Kargil war hero who defied amputation to run marathons says his disability is ‘this ability’ Jai’

JAIPUR, May 27:  A Kargil war veteran who fought against his physical impairment to become India’s first blade runner says his disability should be taken as “this ability” and advised others like him not to succumb to negative thoughts.
Major (retired) D P Singh survived many injuries during the 1999 war but lost his leg to a mortar fire from across the border. He says he accepted the challenges to give his life a new purpose and ensured the “quality of life” is never compromised.
His extraordinary journey from being an Army officer to an amputee marathon runner has given him a recognition as a motivational speaker – a source of inspiration to many.
Speaking at a programme attended by senior Army officers and disabled veterans at Jaipur Military Station, Major Singh said he survived the near-death experience during the war.
The amputee marathon runner gave three-point success mantra to his audience – accept the reality, learn to control mind and increase capacity to achieve what you have wished.
“It took 10 years for me to accept I have lost my leg and my body has suffered numerous (other )losses. My biggest challenge was ‘thoughts’ and not disability. People tried to remind me I have lost my leg…But I said ‘no’ to negative thoughts and that’s where my new journey began,” he said.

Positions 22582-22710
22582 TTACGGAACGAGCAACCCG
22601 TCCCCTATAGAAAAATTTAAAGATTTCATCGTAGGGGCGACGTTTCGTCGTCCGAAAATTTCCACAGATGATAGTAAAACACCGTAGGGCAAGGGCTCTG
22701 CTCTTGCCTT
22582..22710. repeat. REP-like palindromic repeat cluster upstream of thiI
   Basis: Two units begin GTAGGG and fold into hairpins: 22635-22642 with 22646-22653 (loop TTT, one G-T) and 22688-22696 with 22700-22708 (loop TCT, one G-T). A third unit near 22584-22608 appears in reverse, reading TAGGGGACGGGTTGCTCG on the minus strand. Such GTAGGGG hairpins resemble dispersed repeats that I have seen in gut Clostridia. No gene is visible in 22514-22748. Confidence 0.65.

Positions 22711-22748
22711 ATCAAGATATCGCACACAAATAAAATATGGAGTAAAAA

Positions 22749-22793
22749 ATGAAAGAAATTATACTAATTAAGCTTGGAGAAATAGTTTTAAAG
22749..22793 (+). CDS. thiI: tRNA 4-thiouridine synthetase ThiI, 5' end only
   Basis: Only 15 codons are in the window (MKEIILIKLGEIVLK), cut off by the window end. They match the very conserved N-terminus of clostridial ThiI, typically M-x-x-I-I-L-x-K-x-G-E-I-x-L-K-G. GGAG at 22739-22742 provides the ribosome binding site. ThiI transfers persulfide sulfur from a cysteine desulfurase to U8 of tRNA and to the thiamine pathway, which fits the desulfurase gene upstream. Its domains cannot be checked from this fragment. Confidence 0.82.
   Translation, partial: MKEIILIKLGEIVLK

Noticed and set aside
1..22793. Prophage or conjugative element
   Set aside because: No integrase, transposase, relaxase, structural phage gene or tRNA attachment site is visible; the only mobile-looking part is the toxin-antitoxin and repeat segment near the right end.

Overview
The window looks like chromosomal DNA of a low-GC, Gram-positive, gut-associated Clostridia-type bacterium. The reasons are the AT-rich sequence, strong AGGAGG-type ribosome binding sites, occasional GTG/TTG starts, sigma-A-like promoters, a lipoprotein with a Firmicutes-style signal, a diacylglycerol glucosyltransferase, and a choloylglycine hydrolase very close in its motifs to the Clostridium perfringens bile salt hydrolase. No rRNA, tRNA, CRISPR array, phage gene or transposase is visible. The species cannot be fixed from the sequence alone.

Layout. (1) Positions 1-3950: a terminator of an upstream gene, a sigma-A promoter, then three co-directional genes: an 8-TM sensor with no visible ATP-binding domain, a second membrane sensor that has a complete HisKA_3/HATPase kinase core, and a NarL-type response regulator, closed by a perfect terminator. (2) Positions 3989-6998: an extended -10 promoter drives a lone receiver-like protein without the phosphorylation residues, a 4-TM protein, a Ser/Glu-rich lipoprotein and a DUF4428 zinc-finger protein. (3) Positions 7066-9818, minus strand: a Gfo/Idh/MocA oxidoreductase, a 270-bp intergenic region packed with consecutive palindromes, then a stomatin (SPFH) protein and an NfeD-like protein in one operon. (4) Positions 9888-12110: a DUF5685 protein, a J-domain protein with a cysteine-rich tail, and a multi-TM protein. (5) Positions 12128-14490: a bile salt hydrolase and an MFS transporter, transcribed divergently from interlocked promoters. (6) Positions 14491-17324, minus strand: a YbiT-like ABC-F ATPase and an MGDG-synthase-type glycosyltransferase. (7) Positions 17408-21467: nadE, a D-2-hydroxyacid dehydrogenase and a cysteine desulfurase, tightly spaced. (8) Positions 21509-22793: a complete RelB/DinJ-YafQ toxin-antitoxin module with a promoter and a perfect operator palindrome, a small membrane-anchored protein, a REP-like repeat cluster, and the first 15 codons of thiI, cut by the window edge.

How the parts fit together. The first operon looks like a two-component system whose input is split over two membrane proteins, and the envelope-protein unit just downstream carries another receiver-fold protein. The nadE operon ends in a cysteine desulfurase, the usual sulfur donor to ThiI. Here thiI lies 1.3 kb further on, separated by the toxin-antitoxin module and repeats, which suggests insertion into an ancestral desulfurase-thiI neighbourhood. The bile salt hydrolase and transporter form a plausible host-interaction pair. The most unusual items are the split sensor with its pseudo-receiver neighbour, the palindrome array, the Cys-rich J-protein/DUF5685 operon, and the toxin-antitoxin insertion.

“I accepted the reality and controlled my mind.”
Major Singh cadidly takled about his struggles in life as an amputee but said he has learned “to control my thoughts”.
“I increased my capabilities by doing what a man with both legs can do and showed to the world that you can achieve if you have willpower and determination,” he said.
He has successfully participated in 18 marathons after his leg was amputated.
“Someone said my leg was gone as a result of my bad deeds or someone asked why I joined the Army when I could have opted for any other profession. People keep reminding you about your disabilities but if you take disability for ‘this ability’, you can really do well,” he said.
He said he has not rejected the idea of destiny but now believed karma can influence change in destiny.
“When the shell exploded, I fainted but my soldiers rescued me. I was unconscious and almost in coma at the hospital and nothing at all was in my hands yet destiny played its role and I survived. It was all due to destiny. But then began the role of my actions. I was determined to live a life again without compromising the quality of life,” he said.
He gave credit to the Army training he received in making him a determined man and asked disabled soldiers and others to not give up ever and stay cheerful in every situation.
“Fauz ne hame sher banaya hai,” Major Singh said. The spirit of a “true warrior” can never let him fail, he concluded. (PTI)